"HtrA is an enzyme, a protease, which helps to weaken the immune system and allows pneumococcal bacteria to penetrate the protective cell layer on the inside of the airways," said study author Vicky Sender.
"A possible strategy can therefore be the use of protease inhibitors to prevent pneumococcal growth in the lungs," Sender added.
It is still not known if Covid-19 patients are also sensitive to such secondary bacterial infections, but the researchers think that similar mechanisms could potentially be found in severely ill Covid-19 patients.
"It's likely that acute lung inflammation, regardless of cause, gives rise to leakage of nutrients and antioxidants, and to an environment that fosters bacterial growth," Henriques Normark noted. (IANS)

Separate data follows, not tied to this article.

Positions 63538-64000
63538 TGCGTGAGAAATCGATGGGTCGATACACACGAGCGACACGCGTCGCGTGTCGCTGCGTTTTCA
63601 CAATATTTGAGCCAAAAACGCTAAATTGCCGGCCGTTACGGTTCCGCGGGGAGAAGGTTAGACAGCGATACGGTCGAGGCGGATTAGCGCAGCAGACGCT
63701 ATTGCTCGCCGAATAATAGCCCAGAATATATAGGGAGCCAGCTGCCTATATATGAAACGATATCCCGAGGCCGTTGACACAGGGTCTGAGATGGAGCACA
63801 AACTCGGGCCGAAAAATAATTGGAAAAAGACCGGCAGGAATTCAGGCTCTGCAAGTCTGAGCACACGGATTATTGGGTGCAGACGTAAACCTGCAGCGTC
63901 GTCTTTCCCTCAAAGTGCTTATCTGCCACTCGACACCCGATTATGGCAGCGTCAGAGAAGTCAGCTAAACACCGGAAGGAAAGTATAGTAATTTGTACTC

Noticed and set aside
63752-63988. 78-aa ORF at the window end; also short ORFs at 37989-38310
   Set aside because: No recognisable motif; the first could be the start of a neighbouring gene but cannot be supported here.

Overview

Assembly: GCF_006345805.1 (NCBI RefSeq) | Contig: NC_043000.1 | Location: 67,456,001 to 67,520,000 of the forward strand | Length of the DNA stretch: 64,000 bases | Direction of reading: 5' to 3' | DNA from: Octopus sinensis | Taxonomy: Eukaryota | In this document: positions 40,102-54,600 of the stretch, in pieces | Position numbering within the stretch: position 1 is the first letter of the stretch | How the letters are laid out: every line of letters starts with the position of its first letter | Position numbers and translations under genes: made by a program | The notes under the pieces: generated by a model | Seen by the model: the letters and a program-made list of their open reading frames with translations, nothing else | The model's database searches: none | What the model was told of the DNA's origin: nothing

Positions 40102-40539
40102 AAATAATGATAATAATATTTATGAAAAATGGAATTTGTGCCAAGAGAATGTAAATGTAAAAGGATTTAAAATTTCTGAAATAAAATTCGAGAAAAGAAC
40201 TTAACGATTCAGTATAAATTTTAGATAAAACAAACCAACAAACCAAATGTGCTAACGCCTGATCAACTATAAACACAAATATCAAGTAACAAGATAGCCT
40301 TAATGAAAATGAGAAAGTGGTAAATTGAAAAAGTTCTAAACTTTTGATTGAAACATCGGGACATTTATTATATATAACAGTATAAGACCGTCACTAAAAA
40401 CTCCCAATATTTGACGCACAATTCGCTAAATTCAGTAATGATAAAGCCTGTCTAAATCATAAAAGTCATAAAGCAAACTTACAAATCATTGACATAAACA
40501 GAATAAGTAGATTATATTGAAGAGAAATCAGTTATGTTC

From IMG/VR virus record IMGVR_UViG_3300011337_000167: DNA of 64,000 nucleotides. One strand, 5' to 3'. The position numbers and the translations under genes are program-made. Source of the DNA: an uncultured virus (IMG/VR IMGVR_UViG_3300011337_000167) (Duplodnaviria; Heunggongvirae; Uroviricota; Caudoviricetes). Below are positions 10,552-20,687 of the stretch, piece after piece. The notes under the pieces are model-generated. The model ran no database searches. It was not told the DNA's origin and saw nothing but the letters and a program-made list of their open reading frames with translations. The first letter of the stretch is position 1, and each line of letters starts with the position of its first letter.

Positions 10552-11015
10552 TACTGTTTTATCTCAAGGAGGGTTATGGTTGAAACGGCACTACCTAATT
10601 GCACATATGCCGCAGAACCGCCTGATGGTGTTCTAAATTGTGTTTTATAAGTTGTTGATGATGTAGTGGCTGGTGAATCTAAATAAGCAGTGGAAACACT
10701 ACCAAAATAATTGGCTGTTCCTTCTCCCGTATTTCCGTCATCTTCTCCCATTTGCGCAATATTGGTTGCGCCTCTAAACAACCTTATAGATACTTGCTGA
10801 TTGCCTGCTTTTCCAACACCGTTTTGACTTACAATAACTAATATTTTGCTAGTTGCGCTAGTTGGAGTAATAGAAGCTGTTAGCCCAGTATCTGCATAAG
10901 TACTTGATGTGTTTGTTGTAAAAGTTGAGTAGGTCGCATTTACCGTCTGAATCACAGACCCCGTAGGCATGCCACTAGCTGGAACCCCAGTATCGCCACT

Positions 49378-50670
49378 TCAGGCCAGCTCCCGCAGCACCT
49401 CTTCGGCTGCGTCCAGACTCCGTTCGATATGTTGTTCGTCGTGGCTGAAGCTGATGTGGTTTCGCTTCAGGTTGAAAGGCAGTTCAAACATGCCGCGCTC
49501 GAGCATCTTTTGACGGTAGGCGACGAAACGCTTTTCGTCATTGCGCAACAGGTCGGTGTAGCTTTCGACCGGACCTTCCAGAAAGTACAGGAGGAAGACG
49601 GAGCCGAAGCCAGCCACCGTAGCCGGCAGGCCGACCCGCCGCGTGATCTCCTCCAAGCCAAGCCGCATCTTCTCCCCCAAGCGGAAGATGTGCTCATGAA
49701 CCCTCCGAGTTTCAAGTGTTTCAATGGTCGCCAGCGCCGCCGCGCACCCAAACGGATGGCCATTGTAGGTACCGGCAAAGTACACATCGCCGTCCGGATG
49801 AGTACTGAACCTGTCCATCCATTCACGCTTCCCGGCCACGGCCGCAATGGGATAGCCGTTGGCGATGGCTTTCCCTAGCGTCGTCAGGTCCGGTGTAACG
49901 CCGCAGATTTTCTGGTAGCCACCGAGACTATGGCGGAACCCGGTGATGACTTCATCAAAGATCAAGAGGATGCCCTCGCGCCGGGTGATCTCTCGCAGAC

Sydney- Pneumonia vaccines can potentially reduce the impact of viruses such as Covid-19, said researchers, adding that it has reduced illness and death in patients with pneumonia, serious lung conditions and rotavirus, a common disease which causes severe diarrhoea and vomiting.
The University of Melbourne-led research team, which worked with the Fiji Ministry of Health and Medical Services, said the results underline the importance of vaccines and how they can potentially reduce the impact of viruses such as Covid-19.
Published in the journal 'Lancet Regional Health - Western Pacific', the first study looked at Fiji's national rotavirus vaccine programme five years after it became the first independent Pacific island country to introduce the vaccine in 2012.